In the case of Holy Orders, a bishop cannot ordain a woman, because the woman cannot receive this sacrament. This has nothing to do with any ability, or lack of, she might have. It has to do with who she is. Christ was man; hence, a priest who stands in the place of Christ and offers Christ's Sacrifice, must also be a man.

If a bishop did attempt to ordain a woman:

  • she would not be priest
  • the Holy Spirit would not act, and
  • she could not [consecrate|confect] the Eucharist, forgive sins, etc.

It is as impossible for a woman to be real priest as it is impossible for a man to get pregnant and give birth.

Hope this helps,

John DiMascio

Mary Ann replied:

Hi Mark,

I would like to add to what John said.

A sacrament is an outward sign instituted by Christ to give grace. So a sacrament is dependent on the Will of Christ. Part of a sacrament's nature is that it is willed by Christ. He willed to choose men for the priestly role. There are many reasons why it should be so, but in the end, since a sacrament is an act of Christ, it is His Will that determines what each sacrament consists of.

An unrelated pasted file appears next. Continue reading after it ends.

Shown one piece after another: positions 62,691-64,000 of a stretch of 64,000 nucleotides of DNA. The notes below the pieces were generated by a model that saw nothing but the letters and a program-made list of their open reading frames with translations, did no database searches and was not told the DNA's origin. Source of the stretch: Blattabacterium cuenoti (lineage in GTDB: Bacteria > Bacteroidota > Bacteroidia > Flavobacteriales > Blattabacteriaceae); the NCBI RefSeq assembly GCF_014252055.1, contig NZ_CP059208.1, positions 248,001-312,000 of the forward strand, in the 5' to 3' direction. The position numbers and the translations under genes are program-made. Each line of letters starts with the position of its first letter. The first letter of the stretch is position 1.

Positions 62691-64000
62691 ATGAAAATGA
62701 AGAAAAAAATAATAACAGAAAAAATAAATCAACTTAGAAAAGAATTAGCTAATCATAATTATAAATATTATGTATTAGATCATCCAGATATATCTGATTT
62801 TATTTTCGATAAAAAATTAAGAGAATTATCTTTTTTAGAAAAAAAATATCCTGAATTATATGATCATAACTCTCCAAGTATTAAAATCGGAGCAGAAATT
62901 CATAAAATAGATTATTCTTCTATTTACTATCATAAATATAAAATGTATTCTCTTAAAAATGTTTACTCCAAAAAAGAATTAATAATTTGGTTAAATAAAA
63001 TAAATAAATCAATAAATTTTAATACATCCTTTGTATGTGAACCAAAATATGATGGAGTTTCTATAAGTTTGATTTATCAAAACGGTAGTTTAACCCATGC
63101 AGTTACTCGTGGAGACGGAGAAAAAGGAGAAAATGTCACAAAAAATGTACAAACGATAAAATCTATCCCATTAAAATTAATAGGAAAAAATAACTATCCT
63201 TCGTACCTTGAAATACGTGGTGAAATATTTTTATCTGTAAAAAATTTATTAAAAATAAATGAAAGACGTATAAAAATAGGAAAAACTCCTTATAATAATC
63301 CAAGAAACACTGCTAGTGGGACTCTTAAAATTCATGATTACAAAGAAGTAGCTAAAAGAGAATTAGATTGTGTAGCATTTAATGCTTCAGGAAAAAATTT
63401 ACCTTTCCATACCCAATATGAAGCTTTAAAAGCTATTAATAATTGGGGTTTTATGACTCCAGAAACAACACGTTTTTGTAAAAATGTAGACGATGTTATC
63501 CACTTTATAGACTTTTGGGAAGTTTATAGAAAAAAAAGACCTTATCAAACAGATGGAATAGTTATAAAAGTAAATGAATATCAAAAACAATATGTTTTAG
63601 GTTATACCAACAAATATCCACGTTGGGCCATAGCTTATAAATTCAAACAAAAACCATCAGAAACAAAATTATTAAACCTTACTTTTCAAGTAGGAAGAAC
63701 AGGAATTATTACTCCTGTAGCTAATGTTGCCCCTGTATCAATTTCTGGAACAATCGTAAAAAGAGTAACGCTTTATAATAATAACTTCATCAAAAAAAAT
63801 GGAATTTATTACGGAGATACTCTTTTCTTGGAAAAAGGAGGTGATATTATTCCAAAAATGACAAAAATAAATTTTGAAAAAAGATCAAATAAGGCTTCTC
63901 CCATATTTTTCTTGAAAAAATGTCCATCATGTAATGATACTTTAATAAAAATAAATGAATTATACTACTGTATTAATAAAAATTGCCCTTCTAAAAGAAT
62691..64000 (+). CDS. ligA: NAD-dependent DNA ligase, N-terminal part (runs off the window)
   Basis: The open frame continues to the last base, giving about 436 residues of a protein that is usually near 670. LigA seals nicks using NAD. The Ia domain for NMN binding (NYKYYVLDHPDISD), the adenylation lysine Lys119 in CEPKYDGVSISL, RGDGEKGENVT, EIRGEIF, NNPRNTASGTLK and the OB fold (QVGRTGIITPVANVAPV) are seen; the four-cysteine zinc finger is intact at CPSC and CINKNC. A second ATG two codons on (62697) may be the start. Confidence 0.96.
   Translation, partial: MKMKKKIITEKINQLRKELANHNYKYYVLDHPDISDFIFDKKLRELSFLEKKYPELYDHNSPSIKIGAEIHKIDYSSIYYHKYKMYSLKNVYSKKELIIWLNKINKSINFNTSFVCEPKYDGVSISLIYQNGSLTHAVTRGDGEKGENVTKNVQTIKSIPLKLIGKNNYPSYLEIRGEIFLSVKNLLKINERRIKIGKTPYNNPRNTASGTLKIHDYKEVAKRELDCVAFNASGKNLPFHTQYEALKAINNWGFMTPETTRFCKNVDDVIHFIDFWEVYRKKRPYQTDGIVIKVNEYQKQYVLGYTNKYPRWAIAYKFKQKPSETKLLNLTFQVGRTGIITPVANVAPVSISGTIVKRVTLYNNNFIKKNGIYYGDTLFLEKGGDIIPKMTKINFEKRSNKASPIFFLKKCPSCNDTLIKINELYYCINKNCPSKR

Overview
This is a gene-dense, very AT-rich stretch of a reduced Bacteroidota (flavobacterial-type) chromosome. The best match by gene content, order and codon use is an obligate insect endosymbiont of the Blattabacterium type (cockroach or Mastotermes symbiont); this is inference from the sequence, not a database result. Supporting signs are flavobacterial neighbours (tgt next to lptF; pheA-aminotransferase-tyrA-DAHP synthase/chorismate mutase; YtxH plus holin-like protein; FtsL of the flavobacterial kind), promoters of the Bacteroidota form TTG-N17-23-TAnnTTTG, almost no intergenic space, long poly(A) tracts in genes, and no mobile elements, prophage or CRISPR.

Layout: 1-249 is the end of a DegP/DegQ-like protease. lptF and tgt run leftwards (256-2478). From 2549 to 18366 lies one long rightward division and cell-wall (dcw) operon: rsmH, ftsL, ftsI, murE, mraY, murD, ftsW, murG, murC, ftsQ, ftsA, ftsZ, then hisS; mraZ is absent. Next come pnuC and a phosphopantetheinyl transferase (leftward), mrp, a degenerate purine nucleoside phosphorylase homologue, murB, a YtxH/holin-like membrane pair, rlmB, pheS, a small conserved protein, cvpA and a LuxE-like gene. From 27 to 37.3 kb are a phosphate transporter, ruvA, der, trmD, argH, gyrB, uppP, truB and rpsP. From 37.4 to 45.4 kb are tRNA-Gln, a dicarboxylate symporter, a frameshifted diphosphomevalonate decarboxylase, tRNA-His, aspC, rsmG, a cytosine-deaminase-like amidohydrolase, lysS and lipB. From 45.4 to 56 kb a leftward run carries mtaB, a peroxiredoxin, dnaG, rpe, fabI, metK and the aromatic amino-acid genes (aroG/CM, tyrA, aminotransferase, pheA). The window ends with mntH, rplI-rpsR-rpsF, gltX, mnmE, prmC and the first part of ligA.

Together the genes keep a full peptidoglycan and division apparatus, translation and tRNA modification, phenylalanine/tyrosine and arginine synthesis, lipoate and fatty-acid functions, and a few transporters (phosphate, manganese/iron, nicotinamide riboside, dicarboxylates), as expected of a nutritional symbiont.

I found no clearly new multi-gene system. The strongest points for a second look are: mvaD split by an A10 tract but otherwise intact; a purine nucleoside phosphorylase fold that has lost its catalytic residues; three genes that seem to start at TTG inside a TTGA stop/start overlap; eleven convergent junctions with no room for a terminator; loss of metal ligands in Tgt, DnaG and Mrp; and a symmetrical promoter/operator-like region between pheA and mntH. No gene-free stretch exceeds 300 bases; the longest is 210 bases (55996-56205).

A woman cannot manifest the Fatherhood of God, as Christ does. She can manifest other aspects of God, but not this. God chose to reveal Himself as Father, so we should respect that and honor the mystery. She cannot manifest the masculine role of Christ, the Man, the role of Bridegroom. She can manifest other aspects of Christ's nature, and perhaps others more interior to Him, but not aspects of His role and His functioning.

As to any right to be ordained: No one has a right to be ordained, not even any man. It is a calling from God through the Church. It is a gift.

I hope you discover your vocation, whatever it is. Don't think, like the T.V. show God or the Girl, that you have to know everything absolutely ahead of time.

There is always time for discernment, and the ultimate decision belongs to the Church. So if you think you may have a vocation to the priesthood, go ahead and begin the process.

May God bless you!

Mary Ann

Eric replied:

Hi, Mark —

To expand on what John said:

Christ is the Bridegroom (husband) of the Church (cf. Ephesians 5:22-33, Psalm 45:9, Isaiah 62:5, Jeremiah 2:2, Matthew 9:15, Matthew 25:1-10, Mark 2:19-20 and Luke 5:34-5, John 3:29, Revelation 21:2-17).

As a husband unites himself to his wife and imparts his life to her, to make her fruitful, so Christ unites himself to His Bride, the Church (through the Eucharist), to impart to Her His divine life and make her fruitful. He does so through His representative, the priest. The priest acts